Julie Cooper, Ph.D.
Dr. Cooper studies mechanisms by which chromosome integrity is maintained starting at the telomere, the end of the chromosome. She focuses on how telomeres protect chromosomes from degradation and fusion, as well as alternative strategies for chromosome end protection in the absence of canonical telomeres. She also studies newly emerging roles of telomeres in controlling both spindle and centromere assembly during meiosis. Most of her studies utilize fission yeast, a versatile model system with telomeres and other heterochromatic regions that are highly conserved with those of human.
Kevin Gardner, M.D., Ph.D.
Dr. Gardner's group is applying genomic approaches to study the mechanisms of transcriptional co-regulator function and targeted chromatin modification in response to mitogenic signaling and cell cycle progression in lymphoid cells. Two transcriptional co-regulators currently under investigation by the group are the p300 histone acetyltransferase and the breast cancer associate gene BRCA1.
Jing Huang, Ph.D.
Dr. Huang's laboratory focuses on studying how epigenetic events, in particular, methylation and demethylation, are involved in cancer and stem cell differentiation. they use histones, estrogen receptor and p53 as model proteins to study this question. The long-term goal is to identify therapeutic targets and to develop novel approaches to treat cancer stem cells, which are believed to confer chemo-and radio-therapy resistance for certain types of cancer.
Alexander Kelly, Ph.D.
The Kelly lab combines biochemical, biophysical and cell biological approaches to understand the signaling and feedback mechanisms that control chromosome function and segregation during mitosis.
Amar Klar, Ph.D.
Dr. Klar studies: 1) the fission yeast mating-type switching and gene silencing; 2) implications of the yeast work to explain development of human hand-use preference, brain laterality, scalp hair-whorl orientation, schizophrenia and bipolar disorders, and the mouse visceral left-right axis determination; and 3) the mechanism of selective DNA strand segregation in mouse cell mitosis.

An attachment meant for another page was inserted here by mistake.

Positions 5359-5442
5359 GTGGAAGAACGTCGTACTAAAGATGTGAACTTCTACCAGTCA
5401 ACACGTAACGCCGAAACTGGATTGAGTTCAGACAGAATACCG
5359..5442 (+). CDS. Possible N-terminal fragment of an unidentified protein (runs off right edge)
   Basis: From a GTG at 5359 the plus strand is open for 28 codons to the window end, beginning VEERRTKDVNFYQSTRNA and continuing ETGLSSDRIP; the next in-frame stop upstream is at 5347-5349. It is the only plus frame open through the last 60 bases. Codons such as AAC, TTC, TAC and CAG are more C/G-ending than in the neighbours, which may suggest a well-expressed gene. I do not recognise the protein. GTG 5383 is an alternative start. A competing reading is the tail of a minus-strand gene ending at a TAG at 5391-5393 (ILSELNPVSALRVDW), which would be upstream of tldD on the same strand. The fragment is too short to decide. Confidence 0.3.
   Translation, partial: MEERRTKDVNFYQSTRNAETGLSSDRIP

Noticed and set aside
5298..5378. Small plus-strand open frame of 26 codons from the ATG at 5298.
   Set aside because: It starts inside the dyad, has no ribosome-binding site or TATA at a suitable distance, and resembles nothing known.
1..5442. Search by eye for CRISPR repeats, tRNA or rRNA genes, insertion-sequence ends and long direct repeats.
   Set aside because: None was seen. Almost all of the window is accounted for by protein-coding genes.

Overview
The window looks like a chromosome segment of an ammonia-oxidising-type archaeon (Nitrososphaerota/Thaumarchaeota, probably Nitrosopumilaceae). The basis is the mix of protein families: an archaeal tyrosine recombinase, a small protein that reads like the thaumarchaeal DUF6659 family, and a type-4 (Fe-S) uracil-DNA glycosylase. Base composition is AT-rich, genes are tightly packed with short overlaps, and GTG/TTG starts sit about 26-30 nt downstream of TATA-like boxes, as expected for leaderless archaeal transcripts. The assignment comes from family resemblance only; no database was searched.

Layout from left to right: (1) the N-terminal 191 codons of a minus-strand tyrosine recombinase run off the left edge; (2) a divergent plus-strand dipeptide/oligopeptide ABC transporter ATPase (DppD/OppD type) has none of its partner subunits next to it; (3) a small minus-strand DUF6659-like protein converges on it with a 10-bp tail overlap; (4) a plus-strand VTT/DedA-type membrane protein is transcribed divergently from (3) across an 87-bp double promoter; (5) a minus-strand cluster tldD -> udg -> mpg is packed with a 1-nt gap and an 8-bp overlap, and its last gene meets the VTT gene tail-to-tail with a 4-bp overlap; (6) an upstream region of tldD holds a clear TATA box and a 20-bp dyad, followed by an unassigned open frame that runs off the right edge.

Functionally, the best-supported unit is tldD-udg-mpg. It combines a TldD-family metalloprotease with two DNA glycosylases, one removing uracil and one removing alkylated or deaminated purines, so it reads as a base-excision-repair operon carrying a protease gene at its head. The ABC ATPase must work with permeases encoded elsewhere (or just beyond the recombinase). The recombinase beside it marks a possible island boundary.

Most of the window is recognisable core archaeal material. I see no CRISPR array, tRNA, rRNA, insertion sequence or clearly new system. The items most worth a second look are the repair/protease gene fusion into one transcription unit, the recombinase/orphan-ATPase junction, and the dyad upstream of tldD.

Ashish Lal, Ph.D.
Dr. Lal’s current research is focused on investigating the function of specific cancer-associated microRNAs. He has developed a biochemical approach to identify microRNA targets and combines this strategy with systems biology to identify the pathways regulated by a miRNA. Parallel to studies on microRNA function, Dr. Lal’s lab is also investigating the role of tumor suppressor proteins in microRNA biogenesis with special emphasis on P53.
Vladimir Larionov, Ph.D.
Dr. Larionov's research interests focus on the structure and function of the human centromere. They exploit Human Artificial Chromosomes HACs with synthetic alphoid DNA as a tool for functional and structural analyses of the human kinetochore.
Dan Larson, Ph.D.
Dr. Larson's laboratory investigates the mechanisms of gene regulation, starting from the behavior of individual macromolecules and proceeding to their regulation in cells and tissue. The laboratory utilizes a battery of biophysical and molecular approaches, including single-molecule microscopy, fluorescence fluctuation analysis, RNA visualization in fixed and living cells, and computational modeling of dynamic gene regulation. Currently, the lab focuses on the regulation and function of RNA in a cell-biological context, including transcription, splicing, and post-transcriptional processing.